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Lockheed F-104C Starfighter - Indian Nuclear Strike Aircraft

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Lockheed F-104C Starfighter - No.6 Squadron, Indian Air Force, 1977


"As long as the world is constituted as it is, every country will have to devise and use the latest devices for its protection. I have no doubt India will develop her scientific researches and I hope Indian scientists will use the atomic force for constructive purposes. But if India is threatened, she will inevitably try to defend herself by all means at her disposal." - Jawaharlal Nehru, 1946.


Even earlier than the above statement by India's future first Prime Minister, India had embarked on a nuclear research programme with the establishment of the Institute of Fundamental Research led by Dr. Homi Bhabha. After a low-key start increasing tensions with China, and the subsequent loss of territory to China in the short Himilayan border war in October 1962, the programme to produce nuclear weapons was given the utmost priority as a potential means of deterring further Chinese aggression. Whilst future plans were made for delivery by land-based missiles the urgent priority was for a 'simple' free-fall device to eventually equip the IAF's Canberra force. Code-named 'Shiva-P' (a shortened form of Shiva-Pashupatastra - with Pashupatastra being the mythological weapon used by the deity Shiva) the programme to produce India's first nuclear weapon eventually saw the detonation of a nuclear device in 1974 and the emergency introduction into service of the Shiva-P free-fall nuclear bomb in 1977.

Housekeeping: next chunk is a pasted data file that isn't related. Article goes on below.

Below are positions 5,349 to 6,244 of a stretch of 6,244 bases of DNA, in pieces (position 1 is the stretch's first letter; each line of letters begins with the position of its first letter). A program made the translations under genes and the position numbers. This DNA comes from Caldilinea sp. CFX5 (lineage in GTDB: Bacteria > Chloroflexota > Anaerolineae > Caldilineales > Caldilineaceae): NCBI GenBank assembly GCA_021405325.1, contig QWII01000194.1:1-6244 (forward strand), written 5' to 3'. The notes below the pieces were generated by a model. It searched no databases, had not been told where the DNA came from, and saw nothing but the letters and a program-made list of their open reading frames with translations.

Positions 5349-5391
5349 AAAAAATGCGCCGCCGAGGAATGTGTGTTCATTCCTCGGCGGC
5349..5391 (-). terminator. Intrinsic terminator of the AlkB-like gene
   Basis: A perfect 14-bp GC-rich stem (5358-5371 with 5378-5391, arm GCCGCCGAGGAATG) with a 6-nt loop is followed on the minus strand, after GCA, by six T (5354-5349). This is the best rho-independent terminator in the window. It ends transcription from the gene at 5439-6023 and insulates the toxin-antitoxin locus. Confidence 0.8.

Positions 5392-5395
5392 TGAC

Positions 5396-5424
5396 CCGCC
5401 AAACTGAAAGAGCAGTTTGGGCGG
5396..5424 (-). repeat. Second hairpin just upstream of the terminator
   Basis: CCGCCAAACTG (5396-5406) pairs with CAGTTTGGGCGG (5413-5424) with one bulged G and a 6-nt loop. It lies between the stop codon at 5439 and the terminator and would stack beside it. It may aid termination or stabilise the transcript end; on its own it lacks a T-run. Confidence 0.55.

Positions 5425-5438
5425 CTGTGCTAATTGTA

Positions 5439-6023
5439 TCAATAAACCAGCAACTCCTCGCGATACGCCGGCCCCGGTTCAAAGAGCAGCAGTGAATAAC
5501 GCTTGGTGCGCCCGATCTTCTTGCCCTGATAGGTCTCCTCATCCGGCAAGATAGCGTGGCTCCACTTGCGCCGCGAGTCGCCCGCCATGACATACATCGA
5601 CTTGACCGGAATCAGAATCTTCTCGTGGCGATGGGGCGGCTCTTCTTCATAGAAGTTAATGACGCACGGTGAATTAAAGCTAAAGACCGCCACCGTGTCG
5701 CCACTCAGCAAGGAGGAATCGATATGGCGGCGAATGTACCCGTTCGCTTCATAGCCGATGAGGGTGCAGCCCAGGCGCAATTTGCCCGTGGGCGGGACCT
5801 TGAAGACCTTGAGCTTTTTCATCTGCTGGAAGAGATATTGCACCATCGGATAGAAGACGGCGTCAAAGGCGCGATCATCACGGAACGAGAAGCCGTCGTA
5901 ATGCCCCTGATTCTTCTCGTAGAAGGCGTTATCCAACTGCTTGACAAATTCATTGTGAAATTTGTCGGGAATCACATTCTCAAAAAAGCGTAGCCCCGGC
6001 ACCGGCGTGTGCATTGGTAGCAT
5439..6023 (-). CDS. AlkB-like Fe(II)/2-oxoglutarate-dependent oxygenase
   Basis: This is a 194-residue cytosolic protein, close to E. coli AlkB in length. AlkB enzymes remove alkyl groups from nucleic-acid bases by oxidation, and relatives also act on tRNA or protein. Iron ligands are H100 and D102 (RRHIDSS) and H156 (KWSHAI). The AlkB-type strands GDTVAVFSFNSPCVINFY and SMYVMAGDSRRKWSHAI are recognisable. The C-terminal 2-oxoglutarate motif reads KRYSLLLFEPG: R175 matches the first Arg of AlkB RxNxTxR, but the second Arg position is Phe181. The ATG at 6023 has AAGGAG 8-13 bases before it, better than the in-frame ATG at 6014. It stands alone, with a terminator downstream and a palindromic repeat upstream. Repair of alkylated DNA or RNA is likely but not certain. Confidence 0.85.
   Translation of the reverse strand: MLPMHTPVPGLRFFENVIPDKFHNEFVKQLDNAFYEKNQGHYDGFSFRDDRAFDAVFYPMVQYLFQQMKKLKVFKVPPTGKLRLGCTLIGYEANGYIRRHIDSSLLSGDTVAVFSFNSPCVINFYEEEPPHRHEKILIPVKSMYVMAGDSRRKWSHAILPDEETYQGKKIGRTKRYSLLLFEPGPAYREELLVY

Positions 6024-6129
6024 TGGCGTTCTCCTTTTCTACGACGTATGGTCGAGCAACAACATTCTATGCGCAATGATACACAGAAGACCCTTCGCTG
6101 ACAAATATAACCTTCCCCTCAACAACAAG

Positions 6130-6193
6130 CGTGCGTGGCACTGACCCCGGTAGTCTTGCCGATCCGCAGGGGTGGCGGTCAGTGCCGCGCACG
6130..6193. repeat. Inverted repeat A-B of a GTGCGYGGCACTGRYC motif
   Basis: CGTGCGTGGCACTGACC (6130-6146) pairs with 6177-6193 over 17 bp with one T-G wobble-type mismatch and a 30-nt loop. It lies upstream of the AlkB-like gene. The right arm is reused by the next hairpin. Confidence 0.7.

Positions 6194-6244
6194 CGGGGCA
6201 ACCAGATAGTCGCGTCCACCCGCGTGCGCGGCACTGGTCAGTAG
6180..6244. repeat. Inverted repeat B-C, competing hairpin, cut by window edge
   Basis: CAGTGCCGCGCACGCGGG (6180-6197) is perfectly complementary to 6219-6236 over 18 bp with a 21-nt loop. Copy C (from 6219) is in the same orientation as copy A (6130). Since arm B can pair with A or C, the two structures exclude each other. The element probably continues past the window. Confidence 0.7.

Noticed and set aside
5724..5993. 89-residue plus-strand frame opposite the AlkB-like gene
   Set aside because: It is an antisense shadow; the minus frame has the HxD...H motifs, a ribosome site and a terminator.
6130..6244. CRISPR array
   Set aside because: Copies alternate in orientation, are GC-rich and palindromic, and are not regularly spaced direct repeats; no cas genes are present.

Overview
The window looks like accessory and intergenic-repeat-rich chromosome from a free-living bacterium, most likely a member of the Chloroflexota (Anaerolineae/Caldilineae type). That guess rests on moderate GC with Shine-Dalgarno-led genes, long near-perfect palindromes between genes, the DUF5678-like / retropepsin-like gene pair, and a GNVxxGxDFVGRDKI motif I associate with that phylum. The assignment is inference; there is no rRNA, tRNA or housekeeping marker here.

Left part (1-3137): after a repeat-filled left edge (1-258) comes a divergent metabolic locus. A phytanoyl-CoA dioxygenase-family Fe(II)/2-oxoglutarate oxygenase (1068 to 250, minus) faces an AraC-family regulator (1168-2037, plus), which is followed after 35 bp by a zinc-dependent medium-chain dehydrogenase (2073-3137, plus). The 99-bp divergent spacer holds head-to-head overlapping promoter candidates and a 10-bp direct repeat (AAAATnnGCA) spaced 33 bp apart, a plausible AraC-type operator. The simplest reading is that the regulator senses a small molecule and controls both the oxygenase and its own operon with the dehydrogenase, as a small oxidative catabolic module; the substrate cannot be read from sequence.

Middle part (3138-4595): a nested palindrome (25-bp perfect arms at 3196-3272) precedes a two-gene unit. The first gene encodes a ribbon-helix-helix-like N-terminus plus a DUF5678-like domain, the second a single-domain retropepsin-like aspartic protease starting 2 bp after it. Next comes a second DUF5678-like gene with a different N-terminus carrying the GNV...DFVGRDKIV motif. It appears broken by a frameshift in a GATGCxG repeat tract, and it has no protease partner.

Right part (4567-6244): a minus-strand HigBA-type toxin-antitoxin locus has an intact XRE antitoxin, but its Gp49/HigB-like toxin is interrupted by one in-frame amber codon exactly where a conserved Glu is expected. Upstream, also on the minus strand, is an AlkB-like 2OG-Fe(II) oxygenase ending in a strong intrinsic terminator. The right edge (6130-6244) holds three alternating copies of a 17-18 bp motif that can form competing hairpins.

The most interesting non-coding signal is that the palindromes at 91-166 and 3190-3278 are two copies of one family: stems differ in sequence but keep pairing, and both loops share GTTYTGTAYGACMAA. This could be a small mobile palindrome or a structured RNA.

Meanwhile, Lockheed had seen the breakthrough made by the export of North American F-100D's to India and in March 1960 boldly proposed a version of the F-104C to the Indian Air Force who ordered 100 for use in the fighter- bomber role. Entering service with No.6 squadron in 1962 the F-104C's served with four front-line squadrons and was held in high regard in the low-level attack role so it came as no surprise that the Indian Air Force selected the type to carry the first Shiva-P's delivered in 1977 with No.6 squadron being declared nuclear-capable in a bold announcement made to the world in July 1977.









Edited by Spinners
  • Like 4

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Brilliant Spinners :clapping: !!! Please do release this as it makes for an interesting alternate reality.


But the IAF, when looking for a supersonic fighter in the 60s, did want the F-104A and/or F-101 to face the Chinese threat. US instead was offering the F-5A along with C-119s. The IAF evaluated the Mirage IIIC and EE Lightning. But neither the French nor the British were ready to grant license for locally manufacturing these fighters. This is where India's love saga with MiG-21 began and the rest they say is history.

If I may suggest something, please try and see how the a/c looks if you place the IAF roundel near the engine intake and put the Dragons patch in place of the current IAF roundel. 

Edited by ghostrider883

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I missed this one somehow, and is a cool one. Wondering If the IAF was able to use their Fishbed for nuclear bomb deployment.

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